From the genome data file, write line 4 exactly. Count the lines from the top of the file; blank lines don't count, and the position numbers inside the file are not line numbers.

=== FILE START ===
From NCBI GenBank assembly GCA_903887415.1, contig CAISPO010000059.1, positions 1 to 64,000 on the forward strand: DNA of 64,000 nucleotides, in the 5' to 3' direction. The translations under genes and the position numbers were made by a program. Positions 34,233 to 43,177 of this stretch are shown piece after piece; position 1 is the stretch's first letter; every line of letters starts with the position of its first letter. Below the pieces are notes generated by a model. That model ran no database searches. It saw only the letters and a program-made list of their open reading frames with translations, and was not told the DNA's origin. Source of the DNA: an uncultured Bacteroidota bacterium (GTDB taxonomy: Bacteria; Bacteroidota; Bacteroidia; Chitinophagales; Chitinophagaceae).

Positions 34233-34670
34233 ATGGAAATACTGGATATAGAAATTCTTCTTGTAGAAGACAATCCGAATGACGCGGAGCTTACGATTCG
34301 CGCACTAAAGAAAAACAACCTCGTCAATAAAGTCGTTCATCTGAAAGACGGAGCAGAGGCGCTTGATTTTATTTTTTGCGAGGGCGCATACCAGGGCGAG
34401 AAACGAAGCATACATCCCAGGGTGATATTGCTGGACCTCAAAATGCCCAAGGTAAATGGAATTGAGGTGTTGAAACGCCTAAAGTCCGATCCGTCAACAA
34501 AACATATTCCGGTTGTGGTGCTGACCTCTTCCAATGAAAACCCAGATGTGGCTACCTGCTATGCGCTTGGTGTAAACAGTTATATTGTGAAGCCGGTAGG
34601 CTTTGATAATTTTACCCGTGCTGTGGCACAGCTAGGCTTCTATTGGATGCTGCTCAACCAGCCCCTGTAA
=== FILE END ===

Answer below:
34301 CGCACTAAAGAAAAACAACCTCGTCAATAAAGTCGTTCATCTGAAAGACGGAGCAGAGGCGCTTGATTTTATTTTTTGCGAGGGCGCATACCAGGGCGAG